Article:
Met my old friend, Steve Kuusisto for the first time last night. And we spent the evening talking like old friends do. We talked about our kids, our work, our travels, our pasts, our futures. We talked about our ideas of wisdom, our ideas of humor, our ideas of America. We talked about our politics. About mooning the Romney's, about Richard Nixon, about Reagan. We recited lyrics:
They say the President's dead
No one can find his head
It's been missing now for weeks
And no one noticed it
He had seemed so fit
I'm sick of it
We talked about our blogs.
"We should do guest posts on each others' blogs."
"If I ever start writing again!"
And since he's never stopped because he can't stop because he's a real writer who beat me out in a real writing contest, he's gets the first guest post.
He wins again!
And you can too. How?
Read on, old friends.
Minneapolis-St. Paul Here I Come
(originally published on Planet of the Blind, April 2010)
I am heading today to St. Catherine's University in St. Paul Minnesota where I will be teaching creative writing over the course of this next week. According to my Blackberry "Weather Channel" application it will be sunny in the twin cities; the average "high" will be 70 degrees. There will be birds in the half green trees though my phone doesn't say so. There will be people at St. Catherine's who love poetry and literary writing though again my phone doesn't say it. My phone doesn't have a poetry "app" and it can't locate imagination though its the thing you want if you're looking for a nearby Irish pub. Meanwhile I am packing my spring apparel which looks like my winter apparel because I am a dull man when it comes to appearances. All my cinctured, ruby caftans are inside. On the inside I'm Coco Chanel meets Kandinsky. And this brings us back to creative writing. You see, my inner Coco Kandinsky is not a snob. S(h)e believes that everyone can write. S(h)e also believes that most people don't have access to good ideas and/or scintillating examples of imaginative writing. S(h)e is not an aesthete though s(h)e could be.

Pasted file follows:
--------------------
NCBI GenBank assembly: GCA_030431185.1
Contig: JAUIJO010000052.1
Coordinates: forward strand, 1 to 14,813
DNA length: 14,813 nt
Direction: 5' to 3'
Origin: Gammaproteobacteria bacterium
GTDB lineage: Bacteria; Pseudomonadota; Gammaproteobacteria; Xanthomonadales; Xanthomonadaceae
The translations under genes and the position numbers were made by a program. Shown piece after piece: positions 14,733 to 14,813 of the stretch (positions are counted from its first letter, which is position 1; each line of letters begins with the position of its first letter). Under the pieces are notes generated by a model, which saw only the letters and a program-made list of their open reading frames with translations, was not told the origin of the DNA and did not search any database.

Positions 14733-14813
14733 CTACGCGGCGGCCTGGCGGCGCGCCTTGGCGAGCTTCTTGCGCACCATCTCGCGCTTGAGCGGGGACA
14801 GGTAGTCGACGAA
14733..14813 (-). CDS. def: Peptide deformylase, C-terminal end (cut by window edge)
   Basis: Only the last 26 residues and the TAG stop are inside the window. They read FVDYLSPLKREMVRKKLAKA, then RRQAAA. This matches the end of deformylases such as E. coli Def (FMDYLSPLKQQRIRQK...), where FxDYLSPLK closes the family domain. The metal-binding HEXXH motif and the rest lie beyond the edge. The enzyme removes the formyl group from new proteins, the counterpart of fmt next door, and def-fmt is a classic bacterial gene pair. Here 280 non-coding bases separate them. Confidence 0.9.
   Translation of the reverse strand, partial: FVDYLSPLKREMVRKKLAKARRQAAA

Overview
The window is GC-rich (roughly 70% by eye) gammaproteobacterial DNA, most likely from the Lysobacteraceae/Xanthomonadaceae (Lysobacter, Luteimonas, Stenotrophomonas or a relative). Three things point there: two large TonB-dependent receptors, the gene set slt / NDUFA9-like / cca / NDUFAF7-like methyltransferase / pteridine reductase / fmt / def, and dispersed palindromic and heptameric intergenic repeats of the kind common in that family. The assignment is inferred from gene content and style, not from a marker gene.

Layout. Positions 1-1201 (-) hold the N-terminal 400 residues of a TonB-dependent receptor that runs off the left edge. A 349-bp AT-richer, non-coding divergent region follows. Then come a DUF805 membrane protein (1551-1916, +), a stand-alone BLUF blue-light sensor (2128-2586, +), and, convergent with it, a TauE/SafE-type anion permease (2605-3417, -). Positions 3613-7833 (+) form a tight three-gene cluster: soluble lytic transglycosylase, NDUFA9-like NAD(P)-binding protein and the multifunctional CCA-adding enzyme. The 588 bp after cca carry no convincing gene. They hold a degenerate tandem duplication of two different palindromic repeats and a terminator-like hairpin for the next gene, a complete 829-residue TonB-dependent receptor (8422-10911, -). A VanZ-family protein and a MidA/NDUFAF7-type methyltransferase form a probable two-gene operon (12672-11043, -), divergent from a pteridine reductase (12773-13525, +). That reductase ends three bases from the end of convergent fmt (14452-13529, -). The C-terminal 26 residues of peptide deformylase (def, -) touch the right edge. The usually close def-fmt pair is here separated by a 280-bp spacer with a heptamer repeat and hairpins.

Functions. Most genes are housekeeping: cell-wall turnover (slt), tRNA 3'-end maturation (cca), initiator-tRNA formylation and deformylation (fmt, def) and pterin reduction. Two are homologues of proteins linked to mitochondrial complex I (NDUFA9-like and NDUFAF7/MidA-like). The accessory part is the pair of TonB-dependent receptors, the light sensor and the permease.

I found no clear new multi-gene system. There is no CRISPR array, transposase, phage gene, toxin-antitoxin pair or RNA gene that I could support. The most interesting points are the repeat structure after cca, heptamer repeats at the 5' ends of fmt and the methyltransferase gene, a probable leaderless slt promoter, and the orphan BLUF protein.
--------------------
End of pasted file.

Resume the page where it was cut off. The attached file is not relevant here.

The point is that one may write about anything. Poetry is always with us. It may be a homely thing that gives us the poem. The Swedish poet Lars Gustafsson once saw a house fly while he was riding on a night train. He writes:
shut in a night express
still trying to fly
and doing remarkably well
From the south end of the train it arrives at the north
already a far wiser fly
and the train roars all the faster into the night
Of course it isn't enough to say one can find poetry in anything; it is better to say that all conditions, random, slippery, half-formed, minor--all these present the background of our lives. Chance things give us words and words ex nihilo give us clues and clues are lyrics. Does poetry make you better? Probably not. But it makes you a wiser fly on the night express.
Professor Stephen Kuusisto, blind since birth, is the author of “Eavesdropping: A Memoir of Blindness and Listening” and the acclaimed memoir “Planet of the Blind”, a New York Times “Notable Book of the Year”. He has also published “Only Bread, Only Light“, a collection of poems from Copper Canyon Press. As director of the Renee Crown University Honors Program and a University Professor at Syracuse University, Steve speaks widely on diversity, disability, education, and public policy. www.stephenkuusisto.com
In celebration of National Poetry Month, Steve is giving away one free autographed copy of his book, “Only Bread, Only Light" (Copper Canyon Press), to a reader of this blog. To take advantage of this offer, leave a comment below then Contact Steve to leave your (confidential) contact info. Your name will be entered in a random drawing. The winner's name will be posted in a comment below.